At the end of my studies, I abandoned the fixed structure of an existing play and wrote a play based on my own biographic story named “Twenty Two Pictures” about the relationships between three generations in one family – the first, second and third generation to the Holocaust. I wrote the play in a segmented and broken manner, which is based on the way I perceive human memory. In this play, I also took part as an actress. I think that here began a new phase in my artistic development. I began to break and combine my various roles as a creator. I am not only a writer, a director or an actress; rather, I allow myself to blur the boundaries and create in an intuitive structure, taking an instinctive place in my creation.


After this play, in which I dealt with private and local materials closely related to my private identity and Jewish and Israeli identities, I felt it was time to leave the local space and be released from the local ideals with which I corresponded continuously. I began dancing the sacred dances of Gurdjieff and even travelled toIndiato professionally learn these dances. I also experienced various types of meditation. I felt it was time for the body to be my central tool for expression. I returned toIsraeland created a dance-theater named “Cheruta” (freedom) inspired by meditations and Dervish dances and based on two Talmudic stories about the universal fear of intimacy.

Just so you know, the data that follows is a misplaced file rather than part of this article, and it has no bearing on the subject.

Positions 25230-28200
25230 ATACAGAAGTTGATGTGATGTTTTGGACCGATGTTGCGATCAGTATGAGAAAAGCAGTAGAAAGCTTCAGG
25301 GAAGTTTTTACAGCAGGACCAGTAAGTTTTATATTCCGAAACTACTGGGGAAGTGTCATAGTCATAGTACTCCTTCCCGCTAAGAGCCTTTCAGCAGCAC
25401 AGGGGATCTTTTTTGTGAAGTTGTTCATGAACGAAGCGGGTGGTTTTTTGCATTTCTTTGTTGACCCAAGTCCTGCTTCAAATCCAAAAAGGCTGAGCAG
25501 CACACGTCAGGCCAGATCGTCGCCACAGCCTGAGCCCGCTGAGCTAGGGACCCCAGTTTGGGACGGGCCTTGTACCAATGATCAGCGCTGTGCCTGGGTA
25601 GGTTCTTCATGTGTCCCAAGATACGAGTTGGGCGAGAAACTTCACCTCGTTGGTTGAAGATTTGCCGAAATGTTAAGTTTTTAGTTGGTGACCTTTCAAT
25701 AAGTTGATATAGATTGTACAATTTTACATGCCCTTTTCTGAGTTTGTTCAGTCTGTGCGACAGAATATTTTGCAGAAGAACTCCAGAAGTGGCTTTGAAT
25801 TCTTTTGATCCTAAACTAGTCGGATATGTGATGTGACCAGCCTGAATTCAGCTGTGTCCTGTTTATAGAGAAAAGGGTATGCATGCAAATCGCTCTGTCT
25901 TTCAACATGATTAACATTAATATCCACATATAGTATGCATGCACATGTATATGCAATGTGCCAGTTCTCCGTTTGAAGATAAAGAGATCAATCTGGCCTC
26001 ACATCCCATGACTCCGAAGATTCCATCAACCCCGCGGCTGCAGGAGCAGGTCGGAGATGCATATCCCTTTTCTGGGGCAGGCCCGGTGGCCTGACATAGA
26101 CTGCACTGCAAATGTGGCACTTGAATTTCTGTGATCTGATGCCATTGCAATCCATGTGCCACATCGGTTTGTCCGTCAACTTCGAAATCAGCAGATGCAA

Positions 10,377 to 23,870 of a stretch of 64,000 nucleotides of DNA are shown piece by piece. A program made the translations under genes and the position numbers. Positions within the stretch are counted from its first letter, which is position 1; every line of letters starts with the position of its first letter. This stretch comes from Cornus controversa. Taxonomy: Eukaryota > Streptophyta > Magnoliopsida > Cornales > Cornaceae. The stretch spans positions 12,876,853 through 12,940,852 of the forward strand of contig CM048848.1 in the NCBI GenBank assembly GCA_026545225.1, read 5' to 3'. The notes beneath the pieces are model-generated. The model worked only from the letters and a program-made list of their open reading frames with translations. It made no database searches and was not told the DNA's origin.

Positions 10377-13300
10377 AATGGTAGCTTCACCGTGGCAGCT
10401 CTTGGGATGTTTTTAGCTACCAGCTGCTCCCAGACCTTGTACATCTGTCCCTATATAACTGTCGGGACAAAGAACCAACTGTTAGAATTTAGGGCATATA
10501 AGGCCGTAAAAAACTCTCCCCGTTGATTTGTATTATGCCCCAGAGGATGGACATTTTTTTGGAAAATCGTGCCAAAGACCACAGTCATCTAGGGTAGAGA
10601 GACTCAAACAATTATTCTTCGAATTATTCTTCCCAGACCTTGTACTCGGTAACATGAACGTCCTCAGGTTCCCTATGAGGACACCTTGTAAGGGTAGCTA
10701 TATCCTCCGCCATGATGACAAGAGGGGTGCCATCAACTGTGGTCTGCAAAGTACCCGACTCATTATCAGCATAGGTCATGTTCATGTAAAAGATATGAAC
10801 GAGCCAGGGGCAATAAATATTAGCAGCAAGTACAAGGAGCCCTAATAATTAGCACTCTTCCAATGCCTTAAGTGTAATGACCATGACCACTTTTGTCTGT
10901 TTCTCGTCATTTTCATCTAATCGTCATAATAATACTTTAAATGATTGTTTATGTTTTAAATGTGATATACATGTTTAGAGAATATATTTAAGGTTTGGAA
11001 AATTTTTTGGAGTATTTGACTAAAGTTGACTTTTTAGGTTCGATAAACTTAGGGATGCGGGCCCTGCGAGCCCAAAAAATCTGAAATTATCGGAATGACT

Later, I was asked by one of the avant-garde theaters inIsraelto write a play about child abuse. I received much documentary material about child abuse inIsrael. Again, I felt I had no interest in the local story and wrote a play named “Grace” inspired by the absurd theater, telling about a human encounter between two characters during one night, an encounter involving much violence and existential need, which are, I believe, the sources of the abuse. The play takes place at night, in a hangar that had once been a warehouse of the army. Here as well I searched for a way of breaking the boundaries of the institutionalized theater and creating within a different, rough space, which will enable the audience to experience the characters’ state of mind.


I mainly create alternative and experimental theater at various fringe centers inIsrael, which meets my needs.


The borderlines between my various roles in the play, the playwright, the director or the actress, are obscured. Every time, I choose the precise position that is right for me and for the play.


I see the uniqueness of the theatrical media in the live and intimate meeting with the audience and the artistic experience it enables. Subsequently, I wish to create at the place where such a direct meeting occurs.


For me, the theater is an arena where the most intimate sides of my identity are intertwined with the social and political components of my personality. More than once, these sides conflict and struggle one with the other. The theatrical creation enables me to contain the conflicts and refine them.


Ruthie, January 2012.